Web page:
St. Luke was a Gentile by birth and by profession a doctor. (According to tradition he was also an artist and is still revered by many today as a patron of both doctors and artists). An early companion of St. Paul, Luke can be said to have been influenced by the Apostle. Indeed, Luke's writings are filled with a similar zealousness found in Paul's letters. What makes Acts unique among the other Gospel narratives is that it emphasizes the nature of the work of the disciples following the Resurrection and Ascension of Christ. Indeed, the Acts of the Apostles is an account of the life of the early Church from the time of Christ's Ascension into Heaven up to St. Paul's preaching in Rome while under arrest. Written around 63 AD by St. Luke, it illustrates the fulfillment of Christ's promise to His Apostles to send the Holy Ghost to strengthen, sanctify, guide, and help establish His Church. For this reason, the Acts has even been called "The Gospel of the Holy Ghost." Thus, the development of the early Church and the actions of the Apostles count as the two major themes of this book. The book is dedicated to Theophilus in its introduction, but the major themes of the book reveal that it is meant to be more than its dedication implies: it may be viewed as a historical supplement to the Gospels and Epistles, and thus meant for the Church as a whole.

With this in mind, it is much easier to understand what Jeannine Brown means when she says, "I hope it is becoming clear that we ought to read books of the Bible as wholes, since that is how their authors would have intended that they be read" (p. 214). Indeed, Acts 25:30 can be illuminated more fully if it is analyzed within the context of Acts as a whole. And when Acts as a whole is viewed as a kind of historical supplement, emphasizing the gifts of the Holy Ghost, Acts 25:30 becomes particularly interesting: it connects to the missionary spirit of the Church and the promise of God to be with His church always. The laborer is connected to the missionary, and giving is connected to the gifts of the Holy Ghost.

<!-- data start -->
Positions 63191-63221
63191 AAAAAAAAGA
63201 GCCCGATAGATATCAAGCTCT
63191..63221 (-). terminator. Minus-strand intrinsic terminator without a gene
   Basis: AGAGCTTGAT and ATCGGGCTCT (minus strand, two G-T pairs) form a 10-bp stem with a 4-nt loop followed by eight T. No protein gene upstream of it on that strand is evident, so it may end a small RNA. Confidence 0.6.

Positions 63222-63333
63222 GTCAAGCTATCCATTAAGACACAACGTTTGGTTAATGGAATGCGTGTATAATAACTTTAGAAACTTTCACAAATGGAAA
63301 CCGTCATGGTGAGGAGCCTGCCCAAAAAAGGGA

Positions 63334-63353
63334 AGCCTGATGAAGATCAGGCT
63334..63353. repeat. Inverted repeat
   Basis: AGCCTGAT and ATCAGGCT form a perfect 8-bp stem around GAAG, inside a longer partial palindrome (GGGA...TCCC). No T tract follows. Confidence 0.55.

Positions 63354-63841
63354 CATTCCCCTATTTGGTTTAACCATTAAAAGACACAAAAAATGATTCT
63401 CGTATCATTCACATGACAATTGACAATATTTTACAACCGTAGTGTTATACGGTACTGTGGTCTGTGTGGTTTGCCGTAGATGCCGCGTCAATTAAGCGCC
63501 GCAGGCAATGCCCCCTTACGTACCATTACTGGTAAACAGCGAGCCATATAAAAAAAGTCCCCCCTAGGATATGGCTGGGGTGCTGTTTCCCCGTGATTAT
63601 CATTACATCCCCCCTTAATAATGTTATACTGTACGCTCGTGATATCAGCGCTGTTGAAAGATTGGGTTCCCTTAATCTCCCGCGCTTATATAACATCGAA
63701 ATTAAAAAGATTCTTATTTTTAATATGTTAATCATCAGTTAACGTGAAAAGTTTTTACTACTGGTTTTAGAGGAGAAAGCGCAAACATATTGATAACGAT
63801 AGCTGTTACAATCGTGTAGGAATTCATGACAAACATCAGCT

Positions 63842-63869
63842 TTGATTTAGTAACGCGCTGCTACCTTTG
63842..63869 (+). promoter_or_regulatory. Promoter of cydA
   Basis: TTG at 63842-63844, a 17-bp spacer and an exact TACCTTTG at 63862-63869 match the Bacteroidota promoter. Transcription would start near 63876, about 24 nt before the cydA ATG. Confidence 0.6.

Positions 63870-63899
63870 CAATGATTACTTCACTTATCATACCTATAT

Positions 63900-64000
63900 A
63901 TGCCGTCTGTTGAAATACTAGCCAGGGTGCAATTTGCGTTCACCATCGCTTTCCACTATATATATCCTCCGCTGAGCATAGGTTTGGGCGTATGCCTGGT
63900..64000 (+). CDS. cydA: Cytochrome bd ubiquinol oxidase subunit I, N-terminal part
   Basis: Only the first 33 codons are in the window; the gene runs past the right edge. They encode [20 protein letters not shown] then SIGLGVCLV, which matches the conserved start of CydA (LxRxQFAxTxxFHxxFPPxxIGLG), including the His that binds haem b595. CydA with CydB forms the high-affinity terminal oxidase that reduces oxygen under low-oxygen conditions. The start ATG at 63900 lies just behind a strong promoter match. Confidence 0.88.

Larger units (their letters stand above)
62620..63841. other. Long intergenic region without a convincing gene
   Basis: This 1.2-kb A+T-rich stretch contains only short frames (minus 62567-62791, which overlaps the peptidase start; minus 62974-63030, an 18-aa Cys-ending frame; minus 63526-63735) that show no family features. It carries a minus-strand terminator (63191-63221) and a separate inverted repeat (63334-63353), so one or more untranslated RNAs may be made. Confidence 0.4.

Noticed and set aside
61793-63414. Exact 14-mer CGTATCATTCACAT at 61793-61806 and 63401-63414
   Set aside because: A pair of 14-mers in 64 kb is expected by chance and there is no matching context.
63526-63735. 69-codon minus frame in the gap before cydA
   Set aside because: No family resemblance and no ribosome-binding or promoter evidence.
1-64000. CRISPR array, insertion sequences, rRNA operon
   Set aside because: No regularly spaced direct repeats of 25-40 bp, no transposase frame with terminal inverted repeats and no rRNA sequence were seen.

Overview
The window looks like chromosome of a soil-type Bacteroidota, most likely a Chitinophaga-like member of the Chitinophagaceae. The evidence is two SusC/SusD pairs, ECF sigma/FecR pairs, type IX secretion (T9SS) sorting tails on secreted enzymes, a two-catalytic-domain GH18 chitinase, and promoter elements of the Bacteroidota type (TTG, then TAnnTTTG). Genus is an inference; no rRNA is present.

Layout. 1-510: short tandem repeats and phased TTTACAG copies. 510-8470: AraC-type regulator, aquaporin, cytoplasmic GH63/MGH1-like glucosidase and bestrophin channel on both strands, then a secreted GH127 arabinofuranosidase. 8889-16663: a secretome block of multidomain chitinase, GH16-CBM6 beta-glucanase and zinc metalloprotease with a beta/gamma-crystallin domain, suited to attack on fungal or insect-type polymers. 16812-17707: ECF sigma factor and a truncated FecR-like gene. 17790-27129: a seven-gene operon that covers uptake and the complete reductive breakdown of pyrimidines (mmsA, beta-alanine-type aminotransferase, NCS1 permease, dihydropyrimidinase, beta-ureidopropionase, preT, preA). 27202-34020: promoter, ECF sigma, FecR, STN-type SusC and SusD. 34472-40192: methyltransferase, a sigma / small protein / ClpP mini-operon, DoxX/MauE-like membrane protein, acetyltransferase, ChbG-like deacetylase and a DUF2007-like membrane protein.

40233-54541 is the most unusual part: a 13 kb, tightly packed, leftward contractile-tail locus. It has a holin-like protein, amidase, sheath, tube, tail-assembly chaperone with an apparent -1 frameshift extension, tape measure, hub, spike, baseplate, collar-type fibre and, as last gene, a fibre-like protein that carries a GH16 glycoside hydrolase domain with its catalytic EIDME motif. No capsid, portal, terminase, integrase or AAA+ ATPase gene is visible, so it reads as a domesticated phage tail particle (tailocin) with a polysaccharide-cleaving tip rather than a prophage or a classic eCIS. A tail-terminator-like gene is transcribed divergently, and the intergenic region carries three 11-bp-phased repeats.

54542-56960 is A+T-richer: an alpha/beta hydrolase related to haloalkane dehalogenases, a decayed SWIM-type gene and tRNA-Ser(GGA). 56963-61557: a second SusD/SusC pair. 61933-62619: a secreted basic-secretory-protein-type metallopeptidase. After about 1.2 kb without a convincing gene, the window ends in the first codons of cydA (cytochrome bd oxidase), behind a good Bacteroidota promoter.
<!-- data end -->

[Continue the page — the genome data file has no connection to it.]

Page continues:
The Strength of the Communicative Approach

Walter C. Kaiser states that "a good criterion for assessing the validity as well as the value that a theory may have for exegesis is to ask this question: Could the interpretation of a particular passage be supported even if we did not have the theory?" (Kaiser, 1994, p. 127). The question is indicative of the value of the text itself when compared to the theory meant to support it. The text, in other words, is more important than the theory, which is merely implemented to help strengthen one's understanding of the text. It is not meant to replace the text or provide inference: it is simply used to help provide a framework, or help draw out the context of the work itself. As Kaiser notes, "it is the text that must be ultimately determinative" (p. 127).